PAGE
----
Naturalization under 1899 Nationality Law

And other unnatural means of nationality acquisition

By William Wetherall

First posted 28 March 2006
Last updated 1 August 2014

Acquisition of nationality by foreigners Nationality acquired other than naturally | 1899 Nationality Law under Home Affairs | Changing patterns of naturalization | Yearbook descriptions of "Naturalization" | Lafcadio Hearn did not "naturalize" | Formosan Chinese
Tables of statistics by means of acquisition
     Acquisition of Japanese nationality by foreigners, 1904 to 1913 -- By nationality and means
     Acquisition of Japanese nationality by foreigners, 1913 to 1927 -- By year and means
Estella Finch becomes Hoshida Mitsuyo

Acquisition of nationality by foreigners

Children qualified by the conditions of their birth, whether in Japan or abroad, for registration in a household register affiliated with Japan's sovereign territory, became Japanese at the time of their birth so long as notifications of birth were filed with competent authorities and the conditions of birth were confirmed and duly recorded, usually in the register of the child's biological parents. Children not qualified for status as Japanese at birth were aliens, but as such they were able to acquire status as Japanese later in life if they met certain conditions.


Nationality acquired other than naturally

Nationality is acquired "naturally" at time of birth, and otherwise later in life. Acquisition other than at time of birth can be through (1) automatic operation of the law upon confirmation of qualification, or (2) permission from a competent authority. Examples of the former are nationality through marriage or adoption, legitimation or acknowledgement, or recovery. Examples of the latter are nationality through application for naturalization or through outright grant.


1899 Nationality Law under Home Affairs

Naturalization was not possible until the enforcement of the 1899 Nationality Law (Law No. 66 of 1899) from 1 April 1899. The 1899 law also continued to recognize change of nationality through marriage, as provided by the Great Council of State Proclamation No. 103 of 1873.

The 1899 Nationality Law was under the administration of the Ministry of Home Affairs (Naimushō) [Ministry of Interior], unlike the 1950 law, which has been administered by the Ministry of Justice. Statistics showing a breakdown of Japanese nationality gained other than naturally (i.e., through operations of right-of-blood or right-of-soil provisions at time of birth) were reported in Ministry of Home Affairs publications, and in yearbooks published in English between the early 1910s and early 1930s.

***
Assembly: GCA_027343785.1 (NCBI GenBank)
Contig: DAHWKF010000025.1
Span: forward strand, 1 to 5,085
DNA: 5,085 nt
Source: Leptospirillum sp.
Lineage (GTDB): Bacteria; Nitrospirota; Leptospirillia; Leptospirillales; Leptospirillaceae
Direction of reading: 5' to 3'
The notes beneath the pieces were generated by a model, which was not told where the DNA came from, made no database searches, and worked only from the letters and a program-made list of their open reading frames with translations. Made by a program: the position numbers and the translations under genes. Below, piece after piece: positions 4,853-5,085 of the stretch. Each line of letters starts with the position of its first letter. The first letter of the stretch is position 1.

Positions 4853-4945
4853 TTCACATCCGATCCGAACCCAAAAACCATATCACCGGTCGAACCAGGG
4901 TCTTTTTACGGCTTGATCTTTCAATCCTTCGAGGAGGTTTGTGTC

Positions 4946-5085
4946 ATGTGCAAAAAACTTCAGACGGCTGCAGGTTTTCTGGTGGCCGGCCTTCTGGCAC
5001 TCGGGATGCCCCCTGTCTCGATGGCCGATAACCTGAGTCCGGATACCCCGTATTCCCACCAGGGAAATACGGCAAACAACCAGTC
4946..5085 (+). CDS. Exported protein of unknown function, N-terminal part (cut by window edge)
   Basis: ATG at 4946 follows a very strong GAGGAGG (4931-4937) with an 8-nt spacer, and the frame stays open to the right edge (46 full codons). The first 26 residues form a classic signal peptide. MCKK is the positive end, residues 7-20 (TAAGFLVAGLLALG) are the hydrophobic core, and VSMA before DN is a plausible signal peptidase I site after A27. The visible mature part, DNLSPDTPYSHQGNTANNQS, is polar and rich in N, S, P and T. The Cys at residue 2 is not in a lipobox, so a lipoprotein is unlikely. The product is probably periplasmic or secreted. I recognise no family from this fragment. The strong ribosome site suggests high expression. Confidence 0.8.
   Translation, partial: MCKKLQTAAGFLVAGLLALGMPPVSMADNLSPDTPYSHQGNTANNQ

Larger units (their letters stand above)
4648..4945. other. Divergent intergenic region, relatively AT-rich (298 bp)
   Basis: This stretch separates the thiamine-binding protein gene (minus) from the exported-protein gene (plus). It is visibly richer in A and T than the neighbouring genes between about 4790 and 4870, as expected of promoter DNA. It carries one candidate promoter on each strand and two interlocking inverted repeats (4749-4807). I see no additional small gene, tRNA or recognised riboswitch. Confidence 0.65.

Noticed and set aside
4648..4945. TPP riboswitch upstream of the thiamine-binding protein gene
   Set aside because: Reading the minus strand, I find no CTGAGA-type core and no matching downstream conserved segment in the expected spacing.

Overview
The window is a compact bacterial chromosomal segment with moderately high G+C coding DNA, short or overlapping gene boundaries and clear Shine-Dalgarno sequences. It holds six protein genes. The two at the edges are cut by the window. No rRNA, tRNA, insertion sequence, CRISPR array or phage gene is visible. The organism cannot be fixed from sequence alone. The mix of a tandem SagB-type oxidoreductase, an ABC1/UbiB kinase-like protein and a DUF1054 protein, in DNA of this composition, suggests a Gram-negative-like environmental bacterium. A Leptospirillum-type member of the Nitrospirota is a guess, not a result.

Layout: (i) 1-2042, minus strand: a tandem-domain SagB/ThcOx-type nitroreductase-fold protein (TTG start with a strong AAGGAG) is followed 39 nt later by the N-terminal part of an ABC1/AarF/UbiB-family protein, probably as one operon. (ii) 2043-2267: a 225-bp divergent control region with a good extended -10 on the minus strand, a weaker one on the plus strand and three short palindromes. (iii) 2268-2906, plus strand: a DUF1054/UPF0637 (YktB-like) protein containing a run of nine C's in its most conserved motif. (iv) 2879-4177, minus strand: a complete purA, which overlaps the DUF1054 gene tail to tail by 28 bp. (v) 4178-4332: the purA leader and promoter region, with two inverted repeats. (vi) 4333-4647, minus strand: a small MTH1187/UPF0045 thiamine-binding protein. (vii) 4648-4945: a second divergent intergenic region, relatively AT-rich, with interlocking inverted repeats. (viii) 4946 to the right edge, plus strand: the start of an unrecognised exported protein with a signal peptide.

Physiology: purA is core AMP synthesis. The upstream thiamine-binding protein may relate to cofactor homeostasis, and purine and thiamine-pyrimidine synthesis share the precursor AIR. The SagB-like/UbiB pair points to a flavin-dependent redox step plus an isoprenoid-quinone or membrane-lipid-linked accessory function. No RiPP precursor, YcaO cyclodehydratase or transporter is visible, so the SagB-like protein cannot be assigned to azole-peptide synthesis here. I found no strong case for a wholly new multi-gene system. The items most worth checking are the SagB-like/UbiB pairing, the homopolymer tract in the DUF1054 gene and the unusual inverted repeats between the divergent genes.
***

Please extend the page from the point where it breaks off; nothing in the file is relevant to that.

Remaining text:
Changing patterns of naturalization

The tables below show figures obtained from yearbooks published in English. It is interesting that more foreigners became Japanese through naturalization during the earlier 10-year period (1904-1913) reported by Bowles (1915), than during the 13 years I examined from between 1913 and 1927. Both sets of data include 1913, but the three cases for that year do not significantly change the patterns.

There were far more naturalizations, in terms of both numbers and percents, during the early period, and far more acquisitions of nationality through marriage during the second period. This, however, makes sense in light of the rush among some Chinese on Formosa to become Japanese after the 1899 Nationality Law was extended to the territory a few months after it came into force in the prefectures. Whereas later, there were more foreigners in Japan who might marry Japanese and become Japanese through the marriage.


Yearbook descriptions of "Naturalization"

The yearbooks from which I compiled the data for the years 1913 to 1927 contain two paragraphs under the heading "Naturalization". The first paragraph describes the conditions for naturalization as follows (1919-1920) [1926, 1930].

A foreigner may become a Japanese subject under (this condition) [the following conditions], viz., (1) That he has been domiciled in Japan for at least five years continuously; (2) is at least 20 years of age and possesses civil capacity according to the law of his native country; (3) is of good morals; (4) possesses property or ability to maintain himself; (5) possesses no nationality or will lose it on being made a Japanese subject.

The 1919-1920 yearbook has the following second paragraph.

A foreigner may also become a Japanese subject by marrying a Japanese woman on condition of being adopted into her family and assuming the family name of the wife, as did late Lafcadio Hearn who became a Japanese subject by complying with this formality and acquired a new name, Koizumi Yakumo. Permission of the Home Ministry is to be obtained in this form of naturalization, the condition required being very simple, i.e., continuous residence or domicile in Japan for at least one year and good morals. Another simple process of acquiring Japanese nationality consists of being adopted by a Japanese subject. Naturalization record still remains comparatively insignificant, the bulk being supplied by Chinese living in Formosa.